Rome is becoming popular as an optional side trip, reached genet-ally by rail from Genoa while the steamer is plying down the coast and rejoining her at Naples. If taking it the other way, the two-o’clock afternoon train from Naples reaches Rome at nine in the evening, so that you can do the Naples museums before going on.

One usually “does” Rome with numerous books and a Baedeker. I spent a month there without exhausting it. If you have only one day to it, I would take a car direct to St. Peter’s first and see it and the Vatican galleries. At the Vatican there are certain of the world’s masterpieces that you are on no account to miss. Raphael’s famous “Transfiguration” is there, and near it the “Last Supper of St. Jerome” (the European one). Then in the Sistine Chapel is Michael Angelo’s “Last judgment” covering the whole ceiling in a marvelous mural that is the admiration of even the artists of to-day.

In sculpture do not neglect the four master-pieces in the Belvedere, the “Laocoon,” the “Apollo Belvedere,” the “Antinous,” and the “Venus.” I have not space to enumerate more than these few, but you must see them, and give them time to really sink in. It is an experience of the soul that will last a lifetime. Impressions like these are what we travel for and their effect is enduring.

Those of you who wish to do reverence to His Holiness, the Pope, will see the proper authorities at the Vatican. It is too much to ask an audience, but there are times when he can be seen from afar during certain ceremonials and you may be lucky enough to be present. Ask the guide. He will know if there is any opportunity that day.

This will take at least the morning. Then drive from there down the Corso Vittorio Emanuele to the Forum and the Coliseum beyond it, taking a side turn at the Via del Tor Argentina to stop for a brief while at the Pantheon. At the Forum discharge the car. It is a dusty and stony plain of ruins, this forum, and you will want to see everything in the leisures of walking. Nero’s column and the Arch of Constantine are near the Coliseum. You will pass through the Arch of Titus to visit them. The vast baths of Caracalla are up beyond the Monte Palatino and some distance from the Coliseum to your left when facing back toward the Forum. Best to take a car at the Coliseum and drive to them. Thence to the Capitoline Hill, and you have done about all that one day will allow. If having another day, I would see the Lateran collections and the triple church of San Clemente, present, early Christian, and Roman temple—one under the other.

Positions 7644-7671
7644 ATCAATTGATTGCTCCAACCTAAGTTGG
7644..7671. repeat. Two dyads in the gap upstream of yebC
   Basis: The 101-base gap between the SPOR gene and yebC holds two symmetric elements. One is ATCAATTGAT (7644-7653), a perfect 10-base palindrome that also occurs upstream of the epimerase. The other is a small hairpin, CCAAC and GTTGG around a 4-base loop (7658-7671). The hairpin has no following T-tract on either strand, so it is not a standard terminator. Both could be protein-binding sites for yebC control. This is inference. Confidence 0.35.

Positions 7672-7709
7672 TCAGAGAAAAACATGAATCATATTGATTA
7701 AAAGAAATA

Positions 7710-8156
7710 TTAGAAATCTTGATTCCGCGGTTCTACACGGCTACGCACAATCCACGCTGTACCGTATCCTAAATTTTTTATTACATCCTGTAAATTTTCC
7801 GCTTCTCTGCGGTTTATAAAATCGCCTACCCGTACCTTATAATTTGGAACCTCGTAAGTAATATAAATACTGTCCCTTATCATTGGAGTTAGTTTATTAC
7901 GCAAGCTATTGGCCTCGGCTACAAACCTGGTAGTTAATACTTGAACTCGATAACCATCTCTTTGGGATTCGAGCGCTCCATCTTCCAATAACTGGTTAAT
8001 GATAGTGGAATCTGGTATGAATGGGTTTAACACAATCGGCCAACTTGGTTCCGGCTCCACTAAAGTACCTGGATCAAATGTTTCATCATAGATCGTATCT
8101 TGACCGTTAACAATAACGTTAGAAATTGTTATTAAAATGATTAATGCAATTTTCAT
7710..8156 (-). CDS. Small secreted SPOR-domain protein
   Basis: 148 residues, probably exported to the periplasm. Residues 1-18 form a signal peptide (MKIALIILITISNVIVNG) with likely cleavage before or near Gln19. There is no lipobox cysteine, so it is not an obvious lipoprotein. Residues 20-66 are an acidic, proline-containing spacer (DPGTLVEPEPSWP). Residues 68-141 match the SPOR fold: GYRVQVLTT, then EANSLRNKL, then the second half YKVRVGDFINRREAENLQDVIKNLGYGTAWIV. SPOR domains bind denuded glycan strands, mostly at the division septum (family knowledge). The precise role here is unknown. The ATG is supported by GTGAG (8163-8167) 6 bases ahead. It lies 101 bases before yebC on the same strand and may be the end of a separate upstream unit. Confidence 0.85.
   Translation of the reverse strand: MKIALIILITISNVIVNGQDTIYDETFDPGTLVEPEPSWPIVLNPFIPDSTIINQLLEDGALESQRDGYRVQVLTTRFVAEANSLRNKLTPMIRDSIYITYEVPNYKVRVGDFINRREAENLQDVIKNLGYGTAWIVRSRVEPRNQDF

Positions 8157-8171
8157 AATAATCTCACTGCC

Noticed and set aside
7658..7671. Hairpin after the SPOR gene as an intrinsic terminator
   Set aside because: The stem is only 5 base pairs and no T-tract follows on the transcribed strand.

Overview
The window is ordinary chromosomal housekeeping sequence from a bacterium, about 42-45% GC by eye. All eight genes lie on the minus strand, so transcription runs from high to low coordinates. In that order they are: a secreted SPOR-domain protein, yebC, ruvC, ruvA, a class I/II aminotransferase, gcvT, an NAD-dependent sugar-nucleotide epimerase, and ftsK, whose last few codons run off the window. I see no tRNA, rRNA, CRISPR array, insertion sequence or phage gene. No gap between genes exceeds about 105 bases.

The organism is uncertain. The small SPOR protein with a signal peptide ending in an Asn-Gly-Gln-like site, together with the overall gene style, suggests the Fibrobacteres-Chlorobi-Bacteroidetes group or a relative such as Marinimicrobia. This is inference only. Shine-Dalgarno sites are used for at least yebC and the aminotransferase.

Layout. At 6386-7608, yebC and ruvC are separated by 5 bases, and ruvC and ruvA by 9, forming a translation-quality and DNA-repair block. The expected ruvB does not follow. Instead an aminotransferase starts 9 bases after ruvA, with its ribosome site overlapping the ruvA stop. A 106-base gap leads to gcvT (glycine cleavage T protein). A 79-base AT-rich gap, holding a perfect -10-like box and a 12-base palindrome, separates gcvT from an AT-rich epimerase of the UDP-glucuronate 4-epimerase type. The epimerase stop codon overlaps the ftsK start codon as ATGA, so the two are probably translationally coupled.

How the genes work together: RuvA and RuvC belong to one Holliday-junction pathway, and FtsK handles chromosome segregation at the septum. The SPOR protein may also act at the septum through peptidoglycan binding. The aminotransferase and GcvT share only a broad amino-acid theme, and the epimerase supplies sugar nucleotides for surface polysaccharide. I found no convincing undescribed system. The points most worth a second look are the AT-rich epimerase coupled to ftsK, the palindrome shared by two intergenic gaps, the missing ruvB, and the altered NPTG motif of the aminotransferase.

Then the Barberini Gallery, the Quirinal Palace, the Medici Villa, and the Pincian Hill, reaching there in time to hear the famous vespers of the nuns at four o’clock; after which a sunset over distant St. Peter’s from the Pincian Gardens. Two days in Rome will be a life-time’s sensation. All the world is crowded into this one spot. It is so filled with the relics of the past, even now, that one can almost forgive Attila the Hun for carrying off nine-tenths of what was Roman. To the artist the Forum is a rather tiresome place. Judging from its restorations, it was all imitation Greek and no-where done with that superb artistic completeness that characterizes Athens. There is a deal to forgive in every building. . . . But to most people it is the Eternal City, great in government, law, and religion. It is still great, and Mussolini tells us it will be greater. Much could be done in clearing space around the monuments of the past. Let us hope that he will attempt no restorations!

A few words on Herculaneum and Pompeii, to supplement what the authorized guides may tell you. Reached by railroad in half an hour from Naples to Pompeii station or by car, Pompeii is the place most visited and the one most extensively excavated, for the reason that it was buried only some twenty feet under ashes and pebbles while Herculaneum was overlaid sixty feet deep by the torrent of mud and volcanic outpouring. The floor of Herculaneum’s theater is eighty feet below the present surface of the ground. Every one knows that in A.D. 79 Vesuvius suddenly burst into violent eruption, after total quiescence during the whole Greek epoch of southern Italy. The younger Pliny gives the date as August twenty-third. Those of us who have read our Bulwer-Lytton can recall the terrors of that day so imaginatively described for us. It is doubtful if any escaped from Herculaneum. Those from Pompeii made a dash for the water front, out of those ancient gates that still exist, and Lytton describes their frantic efforts to board the ship-ping in the harbor. The eruption moved that coast line two miles farther out beyond the ancient water front; where you see it now.